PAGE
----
Georgian speaker breaks macho mold

With Margaret Thatcher as her role model, Nino Burjanadze climbs the political ladder.

In this mountain nation, where the blood feud is still an occasional way of dealing with disputes, machismo is what defines a man. In some quarters, it is still considered normal to abduct a bride. And most everywhere, a woman's place is in the kitchen.

So it comes as a shock to switch on the television and see a parliament presided over by Nino Burjanadze, a woman and the second most powerful politician in Georgia. As speaker, the international lawyer is the nearest thing the country has to a prime minister.

Some here say she may eventually be headed even higher up the political ladder, to the presidency of this ex-communist Caucasus state, which has become a US ally in the war on terror and aspires to join NATO and the European Union.

"Maybe this is the age of the Georgian woman, finally," says Ronald Grigor Suny, author of "The Making of the Georgian Nation" and a Caucasus specialist at the University of Michigan. "Now that male politicians have proven to be such a flop in post-Soviet Georgia, clearly people are looking for alternatives - some ray of hope in a sea of corruption and political floundering," he says. "This is a great part of Nino Burjanadze's appeal."

Ms. Burjanadze brooks no nonsense from the MPs. "Sit down," she commands, and they sit down. Well, most of them. It's no small feat in the Georgian parliament, one of the world's most fractious assemblies. Before she took over, fistfights were common, and deputies insisted on the right to carry arms.

"Parliament is a sort of theater, and she plays it well - [with] a combination of femininity and wit," says Aleka Rondeli, head of the Georgian Foundation for Strategic and International Studies and a former foreign-policy adviser to President Eduard Shevardnadze.

Burjanadze's lack of ministerial experience makes her vulnerable, however, to criticism that she lacks the qualifications to lead the country. Although she was chair of the parliamentary commission on foreign affairs and is now vice-chair of the parliamentary assembly of the Organization for Security and Cooperation in Europe, she has no hefty track record in Georgian government or in launching important legislation.

Burjanadze has TV to thank for her meteoric rise in the opinion polls. Parliamentary sessions are screened live and have become compulsive viewing for a nation that thrives on drama.

According to the Georgian Opinion Research Center, GORBI, she is now one of the two most trusted politicians in the country. Almost 45 percent of Georgians say they trust her - way ahead of the 22.2 percent who trust Mr. Shevardnadze.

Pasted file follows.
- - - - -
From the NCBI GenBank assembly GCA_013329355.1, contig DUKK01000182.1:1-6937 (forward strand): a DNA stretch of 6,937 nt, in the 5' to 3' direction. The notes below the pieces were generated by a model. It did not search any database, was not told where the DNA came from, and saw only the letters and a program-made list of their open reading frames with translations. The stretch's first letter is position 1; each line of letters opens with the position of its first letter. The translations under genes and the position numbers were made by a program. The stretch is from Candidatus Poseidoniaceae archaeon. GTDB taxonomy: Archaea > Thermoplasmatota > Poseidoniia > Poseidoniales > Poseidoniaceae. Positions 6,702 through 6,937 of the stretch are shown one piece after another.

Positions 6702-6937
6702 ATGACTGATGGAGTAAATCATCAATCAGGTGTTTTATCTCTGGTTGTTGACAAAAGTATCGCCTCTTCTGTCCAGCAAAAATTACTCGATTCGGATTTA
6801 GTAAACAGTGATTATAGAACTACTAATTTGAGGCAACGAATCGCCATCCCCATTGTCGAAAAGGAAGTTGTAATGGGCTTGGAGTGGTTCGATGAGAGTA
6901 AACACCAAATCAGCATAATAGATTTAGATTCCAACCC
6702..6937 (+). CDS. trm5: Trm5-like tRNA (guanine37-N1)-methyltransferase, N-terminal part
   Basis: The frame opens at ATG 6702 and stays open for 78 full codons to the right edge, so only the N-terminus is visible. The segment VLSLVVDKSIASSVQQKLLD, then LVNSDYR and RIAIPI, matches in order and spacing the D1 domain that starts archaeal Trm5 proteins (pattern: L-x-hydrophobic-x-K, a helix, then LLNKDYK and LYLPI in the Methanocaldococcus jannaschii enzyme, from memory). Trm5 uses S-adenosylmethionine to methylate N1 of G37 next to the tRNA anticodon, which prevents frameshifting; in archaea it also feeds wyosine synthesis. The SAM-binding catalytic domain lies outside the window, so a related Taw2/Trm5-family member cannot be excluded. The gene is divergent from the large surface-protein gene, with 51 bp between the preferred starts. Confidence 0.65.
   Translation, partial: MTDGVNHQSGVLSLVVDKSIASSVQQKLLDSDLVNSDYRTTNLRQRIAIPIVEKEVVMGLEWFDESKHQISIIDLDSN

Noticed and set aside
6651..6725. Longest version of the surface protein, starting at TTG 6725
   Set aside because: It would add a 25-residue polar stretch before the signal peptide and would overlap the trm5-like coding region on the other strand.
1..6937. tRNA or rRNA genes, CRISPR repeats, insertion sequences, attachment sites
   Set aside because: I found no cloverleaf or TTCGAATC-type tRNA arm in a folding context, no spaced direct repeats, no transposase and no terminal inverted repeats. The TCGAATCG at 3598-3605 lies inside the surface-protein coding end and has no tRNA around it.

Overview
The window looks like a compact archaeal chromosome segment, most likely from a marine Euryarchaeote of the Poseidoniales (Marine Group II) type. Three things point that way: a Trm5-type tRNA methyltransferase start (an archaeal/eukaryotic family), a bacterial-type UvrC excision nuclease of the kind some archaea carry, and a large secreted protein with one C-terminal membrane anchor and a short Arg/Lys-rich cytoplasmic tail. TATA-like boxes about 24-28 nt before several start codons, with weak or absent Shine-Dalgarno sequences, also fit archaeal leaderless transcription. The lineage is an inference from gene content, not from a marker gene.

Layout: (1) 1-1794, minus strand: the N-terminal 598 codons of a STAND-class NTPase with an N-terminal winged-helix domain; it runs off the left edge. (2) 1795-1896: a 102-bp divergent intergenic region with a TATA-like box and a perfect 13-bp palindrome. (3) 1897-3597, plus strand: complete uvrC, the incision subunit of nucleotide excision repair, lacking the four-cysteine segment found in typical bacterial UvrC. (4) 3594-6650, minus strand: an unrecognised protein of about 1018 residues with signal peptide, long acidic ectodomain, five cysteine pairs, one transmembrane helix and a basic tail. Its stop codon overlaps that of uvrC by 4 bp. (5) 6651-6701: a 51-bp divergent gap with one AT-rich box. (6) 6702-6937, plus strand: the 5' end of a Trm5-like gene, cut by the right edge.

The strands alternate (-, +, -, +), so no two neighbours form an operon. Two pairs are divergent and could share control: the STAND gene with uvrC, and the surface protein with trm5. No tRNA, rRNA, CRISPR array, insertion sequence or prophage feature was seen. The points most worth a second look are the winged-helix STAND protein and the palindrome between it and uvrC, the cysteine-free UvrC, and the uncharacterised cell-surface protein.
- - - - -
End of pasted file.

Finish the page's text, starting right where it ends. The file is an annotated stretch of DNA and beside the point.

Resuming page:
After 12 years struggling in independence, Georgians are weary of broken promises, corrupt officials, mafia bosses who get rich and don't pay taxes, crime, poverty, and other obstacles to the better life they expected after communism. Burjanadze speaks with steely resolve about solving such problems.

Her role model is Margaret Thatcher. "I think she was one of the greatest people of the 20th century," says Burjanadze, whose office is hung with portraits of the former British prime minister. "She knew what she wanted and what her country needed. And when she knew she was right, she always stayed true to her convictions. I want to be like that."

As November's parliamentary elections near, Burjanadze's political enemies are lining up. Leaders of the government bloc fear that if she can forge a coalition among the opposition parties - which would be an uphill battle - she could sweep them away and set herself up for the 2005 presidential contest.

Among ideas Burjanadze advocates is a constitutional change to correct the concentration of power in the presidency. She favors the formation of a powerful cabinet of ministers, which may in turn create a post of prime minister. Ivliane Khaindrava, an analyst with the Republican Research Center and former member of parliament, says "the idea could catch on. It's popular with nearly all MPs because at the moment there are too many leaders chasing too few top jobs."

Burjanadze also reveals a populist streak. She wants the return of Georgia's provinces of Abkhazia and South Ossetia, both quasi-independent after interethnic fighting with the Georgians. Her platform also includes paying the backlog of salaries and pensions, improving the investment climate, protecting business against corruption and unwarranted government interference, and updating the Army to NATO standards. But, with government coffers already strained, it's unclear how these initiatives would be financed.

As speculation about her political future continues, so does a whispering campaign about her family. Her father is an old-style Communist Party boss with close ties to Shevardnadze and, by Georgian standards, very rich. Her husband is deputy prosecutor general and the former chief military prosecutor in a country where the prosecutor's office is generally seen as riddled with corruption.

Burjanadze has made fighting corruption one of the keynotes of her campaign. "I know my popularity is making me a target for attack by my enemies, but I'm ready and I know what I'm doing is right," she says. "I know they will target my family, but they have no evidence."

Khaindrava says the muckraking has only just begun. "People are well-disposed to her for the moment, but she is going to face a torrent of abuse. Her big weaknesses are her family and her lack of a strong political base. She needs more experience and some seasoned politicians around her."

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